In European academic traditions, fine art is developed primarily for aesthetics or creative expression, distinguishing it from decorative art or applied art, which also has to serve some practical function, such as pottery or most metalwork. In the aesthetic theories developed in the Italian Renaissance, the highest art was that which allowed the full expression and display of the artist's imagination, unrestricted by any of the practical considerations involved in, say, making and decorating a teapot. It was also considered important that making the artwork did not involve dividing the work between different individuals with specialized skills, as might be necessary with a piece of furniture, for example. Even within the fine arts, there was a hierarchy of genres based on the amount of creative imagination required, with history painting placed higher than still life.

Francesco Bonami

Francesco Bonami

Francesco Bonami is an Italian art curator and writer who is currently Honorary Director of Fondazione Sandretto Re Rebaudengo in Turin. He lives in Milan and Manhattan, New York.

Grammy Awards

Grammy Awards

The Grammy Awards, or simply known as the Grammys, are awards presented by the Recording Academy of the United States to recognize "outstanding" achievements in the music industry. They are regarded by many as the most prestigious, significant awards in the music industry worldwide. It was originally called the Gramophone Awards, as the trophy depicts a gilded gramophone. The Grammys are the first of the Big Three networks' major music awards held annually, and is considered one of the four major annual American entertainment awards, alongside the Academy Awards, the Emmy Awards, and the Tony Awards. The first Grammy Awards ceremony was held on May 4, 1959, to honor the musical accomplishments of performers for the year 1958. After the 2011 ceremony, the Recording Academy overhauled many Grammy Award categories for 2012.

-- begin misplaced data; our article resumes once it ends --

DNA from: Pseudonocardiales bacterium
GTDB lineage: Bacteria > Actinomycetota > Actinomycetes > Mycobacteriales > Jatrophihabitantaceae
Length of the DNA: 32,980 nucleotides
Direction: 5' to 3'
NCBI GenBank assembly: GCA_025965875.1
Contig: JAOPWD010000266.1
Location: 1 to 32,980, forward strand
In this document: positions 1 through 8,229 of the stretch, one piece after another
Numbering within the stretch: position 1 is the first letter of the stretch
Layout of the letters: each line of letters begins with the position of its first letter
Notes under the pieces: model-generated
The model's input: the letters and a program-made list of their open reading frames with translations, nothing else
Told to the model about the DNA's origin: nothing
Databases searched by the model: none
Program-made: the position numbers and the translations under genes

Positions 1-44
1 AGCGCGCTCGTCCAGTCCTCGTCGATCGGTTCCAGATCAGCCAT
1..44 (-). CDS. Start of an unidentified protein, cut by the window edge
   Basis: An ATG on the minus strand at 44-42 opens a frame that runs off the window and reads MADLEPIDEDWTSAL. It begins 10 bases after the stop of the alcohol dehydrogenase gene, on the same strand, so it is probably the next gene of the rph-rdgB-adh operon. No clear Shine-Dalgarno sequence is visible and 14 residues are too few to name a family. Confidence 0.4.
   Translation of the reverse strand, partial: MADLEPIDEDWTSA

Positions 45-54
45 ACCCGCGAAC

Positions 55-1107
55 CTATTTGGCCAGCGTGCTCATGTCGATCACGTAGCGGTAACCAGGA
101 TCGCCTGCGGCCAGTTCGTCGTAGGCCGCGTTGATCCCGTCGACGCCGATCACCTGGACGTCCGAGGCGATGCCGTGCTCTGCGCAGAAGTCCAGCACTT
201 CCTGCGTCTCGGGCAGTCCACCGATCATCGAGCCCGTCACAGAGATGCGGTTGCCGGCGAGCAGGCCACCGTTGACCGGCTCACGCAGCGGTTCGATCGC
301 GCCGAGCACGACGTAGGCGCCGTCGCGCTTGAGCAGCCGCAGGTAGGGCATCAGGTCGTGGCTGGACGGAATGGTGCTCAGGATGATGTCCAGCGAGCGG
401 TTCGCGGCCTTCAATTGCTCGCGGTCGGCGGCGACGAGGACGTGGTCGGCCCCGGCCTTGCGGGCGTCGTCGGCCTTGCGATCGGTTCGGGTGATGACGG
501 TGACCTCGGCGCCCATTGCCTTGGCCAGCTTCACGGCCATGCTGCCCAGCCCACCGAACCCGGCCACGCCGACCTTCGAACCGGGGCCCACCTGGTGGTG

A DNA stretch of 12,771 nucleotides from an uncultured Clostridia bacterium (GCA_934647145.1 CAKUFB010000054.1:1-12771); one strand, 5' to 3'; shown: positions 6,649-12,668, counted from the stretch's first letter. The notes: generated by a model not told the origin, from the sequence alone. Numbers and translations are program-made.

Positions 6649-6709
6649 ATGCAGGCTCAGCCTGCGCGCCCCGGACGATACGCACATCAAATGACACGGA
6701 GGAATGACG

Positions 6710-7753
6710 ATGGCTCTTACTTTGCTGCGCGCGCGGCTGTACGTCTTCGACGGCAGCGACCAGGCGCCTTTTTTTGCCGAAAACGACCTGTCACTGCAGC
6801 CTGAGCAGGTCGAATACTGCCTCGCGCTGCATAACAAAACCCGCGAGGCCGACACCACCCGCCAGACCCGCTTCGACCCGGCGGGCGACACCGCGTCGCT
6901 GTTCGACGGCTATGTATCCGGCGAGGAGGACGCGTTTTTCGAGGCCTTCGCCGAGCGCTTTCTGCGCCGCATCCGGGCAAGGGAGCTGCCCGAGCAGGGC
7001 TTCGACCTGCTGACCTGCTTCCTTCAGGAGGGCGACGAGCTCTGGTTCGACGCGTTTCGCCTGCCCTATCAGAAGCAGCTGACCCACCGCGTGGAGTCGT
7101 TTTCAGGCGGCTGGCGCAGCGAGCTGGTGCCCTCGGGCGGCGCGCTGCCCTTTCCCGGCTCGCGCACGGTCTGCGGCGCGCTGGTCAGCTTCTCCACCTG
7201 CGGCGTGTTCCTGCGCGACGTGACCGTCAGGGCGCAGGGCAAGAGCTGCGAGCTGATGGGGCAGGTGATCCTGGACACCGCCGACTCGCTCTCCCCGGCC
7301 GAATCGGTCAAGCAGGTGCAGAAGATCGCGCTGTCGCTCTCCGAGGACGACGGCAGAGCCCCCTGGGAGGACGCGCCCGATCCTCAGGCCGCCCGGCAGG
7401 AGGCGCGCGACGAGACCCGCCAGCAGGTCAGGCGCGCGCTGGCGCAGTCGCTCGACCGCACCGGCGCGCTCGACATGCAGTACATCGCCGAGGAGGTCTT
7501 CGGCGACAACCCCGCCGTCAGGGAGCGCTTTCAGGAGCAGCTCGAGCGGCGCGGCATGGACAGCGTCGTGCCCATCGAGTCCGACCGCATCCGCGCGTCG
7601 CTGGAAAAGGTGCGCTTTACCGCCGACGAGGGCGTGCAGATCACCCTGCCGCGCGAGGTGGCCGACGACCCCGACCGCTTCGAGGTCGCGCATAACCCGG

Mark Bego

Mark Bego

Mark Joseph Bego is an author known for his biographies focusing on the rock & roll and show business genres. Bego has written a total of 59 books, two of which have gone on to become New York Times Best Sellers. Bego has written biographies about some of entertainment's biggest stars, including: Linda Ronstadt, Elton John, Aretha Franklin, Elvis Presley, Michael Jackson, Madonna, Billy Joel, Patsy Cline, Leonardo DiCaprio, and Whitney Houston.

Art movement

Art movement

An art movement is a tendency or style in art with a specific common philosophy or goal, followed by a group of artists during a specific period of time, or, at least, with the heyday of the movement defined within a number of years. Art movements were especially important in modern art, when each consecutive movement was considered as a new avant-garde movement. Western art had been, from the Renaissance up to the middle of the 19th century, underpinned by the logic of perspective and an attempt to reproduce an illusion of visible reality. By the end of the 19th century many artists felt a need to create a new style which would encompass the fundamental changes taking place in technology, science and philosophy.

Dazed

Dazed

Dazed is a bi-monthly British style magazine founded in 1991. It covers music, fashion, film, art, and literature. Dazed is published by Dazed Media, an independent media group known for producing stories across its print, digital and video brands. The company's portfolio includes titles AnOther, Dazed Beauty and NOWNESS. The company's newest division, Dazed Studio, creates brand campaigns across the luxury and lifestyle sectors. Based in London, its founding editors are Jefferson Hack and fashion photographer Rankin.

EFE

EFE

Agencia EFE, S.A. is a Spanish international news agency, the major multimedia news agency in Spanish language and the world's fourth largest wire service after the Associated Press, Reuters, and Agence France-Presse. EFE was created in 1939 by Ramón Serrano Súñer, then Francoist faction's Interior Minister.